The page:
By Nigel Cassidy
Business correspondent, BBC News
It is recognised as one of the oldest central banks in the world.
Yet it seems that Sweden's Riksbank could even teach America's Federal Reserve a thing or two about recovering from the current debt crisis.
As the IMF becomes the latest body to call on governments for concerted global action to calm troubled markets, policymakers are studying how Sweden managed to rescue four of its biggest banks when its own credit boom turned to bust in the early 1990s.
House prices had slumped, the currency was out of control, and unemployment and bankruptcies were rising rapidly.
If the Riksbank had failed to act rapidly and chosen not to inject capital into its major banks, the entire financial system of the country might well have collapsed.
At a cost of some $11bn (£5.5bn), Sweden guaranteed repayment of depositors and creditors at all of its stricken banks.
But the state aid was skilfully targeted, so none of the cash went to the bank's shareholders.
Indeed, most of the money was regained by the Swedish government as the national economy recovered.
Sweden's affluent economy could have been threatened
Perhaps without even fully realising it at the time, the Swedes had identified what was to become known as 'moral hazard' - the risk that the state might bail out private investors who risked their money on the stock market.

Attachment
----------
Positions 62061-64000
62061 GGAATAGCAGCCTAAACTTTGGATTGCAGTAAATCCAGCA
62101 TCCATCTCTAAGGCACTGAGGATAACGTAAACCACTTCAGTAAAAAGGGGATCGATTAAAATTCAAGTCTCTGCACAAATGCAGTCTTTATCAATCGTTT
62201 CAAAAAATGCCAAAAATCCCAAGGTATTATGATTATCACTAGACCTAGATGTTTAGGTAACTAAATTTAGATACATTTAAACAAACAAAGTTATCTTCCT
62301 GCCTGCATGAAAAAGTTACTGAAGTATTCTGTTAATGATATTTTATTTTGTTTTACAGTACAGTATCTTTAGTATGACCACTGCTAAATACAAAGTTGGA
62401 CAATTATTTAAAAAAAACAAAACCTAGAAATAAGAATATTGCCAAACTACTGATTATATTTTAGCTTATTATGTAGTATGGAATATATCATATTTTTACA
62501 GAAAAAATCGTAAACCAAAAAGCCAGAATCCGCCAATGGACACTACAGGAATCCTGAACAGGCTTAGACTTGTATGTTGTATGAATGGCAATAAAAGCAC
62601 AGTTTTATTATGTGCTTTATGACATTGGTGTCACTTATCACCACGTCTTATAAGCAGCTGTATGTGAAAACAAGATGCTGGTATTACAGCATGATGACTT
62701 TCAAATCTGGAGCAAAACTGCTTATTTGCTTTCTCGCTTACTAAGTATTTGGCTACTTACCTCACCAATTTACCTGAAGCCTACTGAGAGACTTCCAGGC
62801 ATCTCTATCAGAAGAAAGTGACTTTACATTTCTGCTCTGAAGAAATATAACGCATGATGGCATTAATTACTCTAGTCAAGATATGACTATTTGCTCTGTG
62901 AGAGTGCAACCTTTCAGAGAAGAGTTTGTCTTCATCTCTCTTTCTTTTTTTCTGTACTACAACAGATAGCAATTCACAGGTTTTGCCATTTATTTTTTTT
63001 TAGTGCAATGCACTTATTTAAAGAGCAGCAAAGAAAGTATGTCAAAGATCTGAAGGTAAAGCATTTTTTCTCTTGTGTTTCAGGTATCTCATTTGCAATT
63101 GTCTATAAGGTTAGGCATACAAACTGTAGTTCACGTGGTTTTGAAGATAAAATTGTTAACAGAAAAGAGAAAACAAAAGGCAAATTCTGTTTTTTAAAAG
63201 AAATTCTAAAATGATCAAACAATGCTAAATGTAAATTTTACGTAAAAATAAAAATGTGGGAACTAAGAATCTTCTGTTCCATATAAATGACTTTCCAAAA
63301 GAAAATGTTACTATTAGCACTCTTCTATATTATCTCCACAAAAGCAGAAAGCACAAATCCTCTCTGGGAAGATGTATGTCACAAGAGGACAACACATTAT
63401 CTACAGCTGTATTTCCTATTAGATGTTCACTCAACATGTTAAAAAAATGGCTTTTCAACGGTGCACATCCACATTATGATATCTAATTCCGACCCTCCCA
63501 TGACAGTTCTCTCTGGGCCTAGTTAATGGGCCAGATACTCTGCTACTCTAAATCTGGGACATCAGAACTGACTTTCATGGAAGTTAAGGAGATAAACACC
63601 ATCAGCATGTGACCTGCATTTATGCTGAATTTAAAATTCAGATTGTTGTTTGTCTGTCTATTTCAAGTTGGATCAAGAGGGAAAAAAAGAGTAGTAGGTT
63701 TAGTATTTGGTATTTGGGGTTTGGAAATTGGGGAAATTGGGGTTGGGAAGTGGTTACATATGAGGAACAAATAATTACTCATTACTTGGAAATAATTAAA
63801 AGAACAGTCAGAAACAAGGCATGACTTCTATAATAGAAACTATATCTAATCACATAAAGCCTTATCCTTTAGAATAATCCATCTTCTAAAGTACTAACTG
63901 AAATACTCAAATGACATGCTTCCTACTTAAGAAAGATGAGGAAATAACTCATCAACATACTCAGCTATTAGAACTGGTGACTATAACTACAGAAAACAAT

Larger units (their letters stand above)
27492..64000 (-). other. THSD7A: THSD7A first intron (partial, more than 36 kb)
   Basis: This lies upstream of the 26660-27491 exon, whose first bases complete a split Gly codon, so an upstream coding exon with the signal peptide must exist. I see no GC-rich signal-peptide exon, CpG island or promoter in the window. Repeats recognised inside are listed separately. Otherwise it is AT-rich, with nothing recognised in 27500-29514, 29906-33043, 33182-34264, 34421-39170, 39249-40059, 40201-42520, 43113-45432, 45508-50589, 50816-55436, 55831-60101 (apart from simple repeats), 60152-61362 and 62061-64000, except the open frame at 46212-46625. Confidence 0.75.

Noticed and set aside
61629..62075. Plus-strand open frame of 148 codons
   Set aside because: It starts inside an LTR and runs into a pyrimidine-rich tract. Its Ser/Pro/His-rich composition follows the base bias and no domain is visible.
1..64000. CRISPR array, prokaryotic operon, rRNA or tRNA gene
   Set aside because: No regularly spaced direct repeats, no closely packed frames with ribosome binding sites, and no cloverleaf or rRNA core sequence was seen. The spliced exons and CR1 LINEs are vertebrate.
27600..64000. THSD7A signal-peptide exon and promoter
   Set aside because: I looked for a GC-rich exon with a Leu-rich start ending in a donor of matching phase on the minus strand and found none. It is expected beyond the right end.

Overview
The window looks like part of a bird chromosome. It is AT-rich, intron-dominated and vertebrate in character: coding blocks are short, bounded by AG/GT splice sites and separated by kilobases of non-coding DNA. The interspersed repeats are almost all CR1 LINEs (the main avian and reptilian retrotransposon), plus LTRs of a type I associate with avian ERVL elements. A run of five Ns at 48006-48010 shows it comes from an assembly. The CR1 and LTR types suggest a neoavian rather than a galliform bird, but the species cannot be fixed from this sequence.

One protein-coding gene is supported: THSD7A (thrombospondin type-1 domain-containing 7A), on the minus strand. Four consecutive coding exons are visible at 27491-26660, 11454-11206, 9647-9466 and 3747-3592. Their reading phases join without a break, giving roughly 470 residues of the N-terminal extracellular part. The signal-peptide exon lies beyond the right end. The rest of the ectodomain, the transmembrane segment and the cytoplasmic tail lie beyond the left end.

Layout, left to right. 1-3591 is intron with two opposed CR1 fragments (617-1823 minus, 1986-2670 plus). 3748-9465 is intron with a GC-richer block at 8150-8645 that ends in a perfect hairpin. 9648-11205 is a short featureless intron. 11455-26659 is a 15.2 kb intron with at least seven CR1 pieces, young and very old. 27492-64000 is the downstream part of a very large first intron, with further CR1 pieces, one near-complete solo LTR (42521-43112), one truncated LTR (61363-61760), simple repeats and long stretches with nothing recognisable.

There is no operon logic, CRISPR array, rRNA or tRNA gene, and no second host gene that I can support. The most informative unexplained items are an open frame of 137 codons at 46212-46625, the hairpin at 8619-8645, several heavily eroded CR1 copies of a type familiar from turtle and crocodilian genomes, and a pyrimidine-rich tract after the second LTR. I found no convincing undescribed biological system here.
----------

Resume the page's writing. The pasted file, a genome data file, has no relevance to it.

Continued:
One man with a ringside seat at the time of the Swedish crisis was the Riksbank's Lars Heikensten, who subsequently served a term as central bank governor.
"One of the questions we had to ask was quite simple. Will this bank be solvent or not?
"If the government was to step in with taxpayers money to deal with solvency problems, it was made clear that the owners would have to give up all their rights. That was important for political reasons - and for moral hazard reasons."
Working with the banks
Against the clock, Sweden had managed to do what the Federal Reserve and other central banks are still grappling with.
It worked closely and transparently with lenders to get all the bad news out quickly, rather than allow institutions to keep announcing new write-offs over time.
Sweden had recognised that bank assets could only be resold or returned to the private sector once all the bad loans were disentangled from the good.
Mr Heikensten is at pains to stress that although Sweden's situation was very grave for the country, the central bank's task was more clear-cut than the current crisis facing his opposite numbers in world financial centres today.
But he and other central bankers, past and present, have already been meeting in the United States.
"I'm sure they are learning from all available experience," he says.
"There is more knowledge than there was 15 years ago, but there are certainly no quick fixes.
"But you do have to act swiftly. You can't say this is a banks' problem, because it is also your problem. So you do have to act swiftly."
As a country where state involvement in the economy remains strong, Sweden's bank rescue was less controversial than any such move would be in the United States.
Consider for example the furore over the JP Morgan takeover of Bear Stearns, where shareholders held out for more cash.
But the Swedish experience does illustrate that in exchange for rescue cash, banks will have to open their books fully to public scrutiny.
And in return, it is unlikely that shareholders can expect any compensation.